Although they have now been on the market for more than three years, many anti-smoking groups continue to be misinformed about these non-tobacco alternatives to cigarettes that have helped many smokers to quit.
Perhaps the best example of the misinformation that some of these groups are disseminating is the SmokeFree Vegas web site, which informs readers that electronic cigarettes are yet another Big Tobacco product designed to enable smokers to smoke in the presence of smoking bans.
According to the site: "Being that Big Tobacco is always finding loopholes to allow their products to stay on shelves, in the midst of the court’s decision there may already be a way for E-cigs to continue selling without FDA involvement. The grand majority of E-cigs are marketed as smoking alternatives – that is, products designed to be used where and when traditional cigarettes cannot; meaning that they serve the same purpose as a normal cigarette would."
The article then goes on to inform the public that if electronic cigarettes are marketing with a therapeutic claim, they will not be subject to any regulation:
"The potential loophole for E-cigs could apply to the companies that market their product as a therapeutic item rather than a recreational one. ... While recreational E-cig companies will now be required to adhere to FDA regulations and provide the government with lists of all chemicals and ingredients in their products, therapeutic E-cig makers wont have to abide by the same rules. Since all E-cigs function the same way (essentially), the only method by which the FDA will determine which products are therapeutic and which aren’t is by assessing their advertising. You can rest assured that this leaves plenty of room for legal ‘gray areas’ that most E-cig makers will try to use to convince the FDA that their product is, and always has been, therapeutic."
The Rest of the Story
This article couldn't be further from the truth. It is reporting the exact opposite of the facts.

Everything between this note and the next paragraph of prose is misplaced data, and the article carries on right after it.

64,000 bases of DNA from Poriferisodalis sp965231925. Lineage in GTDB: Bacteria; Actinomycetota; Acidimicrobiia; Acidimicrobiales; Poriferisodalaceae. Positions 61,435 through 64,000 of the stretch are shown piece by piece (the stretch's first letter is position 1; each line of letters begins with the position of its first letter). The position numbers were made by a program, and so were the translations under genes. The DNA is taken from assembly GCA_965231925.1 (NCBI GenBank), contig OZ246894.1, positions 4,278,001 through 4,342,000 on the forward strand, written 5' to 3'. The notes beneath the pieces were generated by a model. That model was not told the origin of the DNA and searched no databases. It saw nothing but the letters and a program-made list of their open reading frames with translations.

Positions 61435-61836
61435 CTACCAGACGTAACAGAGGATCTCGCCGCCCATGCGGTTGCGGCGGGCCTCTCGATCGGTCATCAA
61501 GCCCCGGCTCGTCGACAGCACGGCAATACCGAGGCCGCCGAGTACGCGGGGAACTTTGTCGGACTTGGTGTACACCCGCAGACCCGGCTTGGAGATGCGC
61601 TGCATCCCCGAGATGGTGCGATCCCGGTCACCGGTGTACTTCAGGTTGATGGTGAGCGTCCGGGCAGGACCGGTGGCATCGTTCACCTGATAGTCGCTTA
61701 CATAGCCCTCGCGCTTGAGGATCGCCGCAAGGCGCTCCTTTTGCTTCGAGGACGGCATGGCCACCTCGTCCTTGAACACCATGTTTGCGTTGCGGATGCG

First, electronic cigarettes are not a Big Tobacco ploy. They aren't manufactured, marketed, or distributed by tobacco companies at all. They are distributed by electronic cigarette companies, which are independent of the tobacco industry.
Second, marketing electronic cigarettes with a therapeutic claim is not a loophole that would allow an electronic cigarette company to avoid FDA regulation. Quite the opposite. Making a therapeutic claim would place electronic cigarettes squarely within the FDA's jurisdiction of the product as a drug-device combination under the Food, Drug, and Cosmetic Act, and therefore, would require the removal of the product from the market until the distributor conducts clinical trials to get the product approved as a safe and effective drug/device.
Most electronic cigarette companies are likely to avoid making therapeutic claims so that their products can be regulated under the less stringent Tobacco Act, rather than under the Food, Drug, and Cosmetic Act. Moreover, regulation of the product under FDCA would technically require the immediate removal of the product from the market, since if a company makes therapeutic claims, its product is an unapproved drug device combination and that company is subject to severe legal penalties in addition to withdrawal of its product from the market.
It's not difficult to get a story wrong, but it does seem unusual that so many anti-smoking groups are getting this one wrong. This suggests to me that it is more than just a multitude of innocent mistakes. Rather, I believe that these groups are ingrained with an underlying ideology that simply does not allow for the endorsement of a device that simulates smoking, no matter how many lives that device might save. Thus, their immediate impulse is to attack these devices, attack the tobacco industry for marketing these devices, and mix up the story as necessary to paint a picture that these devices are made by evil companies that are trying to pull one over on the public.
Ironically, the only deception of the public that is occurring or will occur from electronic cigarette companies is:
1) that they cannot tell the public the truth about the relative safety of these products compared to cigarettes because if they do so, the products are modified risk tobacco products and need pre-approval by the FDA; and
2) that they cannot market the products as helping smokers to quit - even though that is the precise purpose of the product - because doing so could be interpreted as a therapeutic claim and therefore place the product under FDA jurisdiction as a drug device combination under FDCA.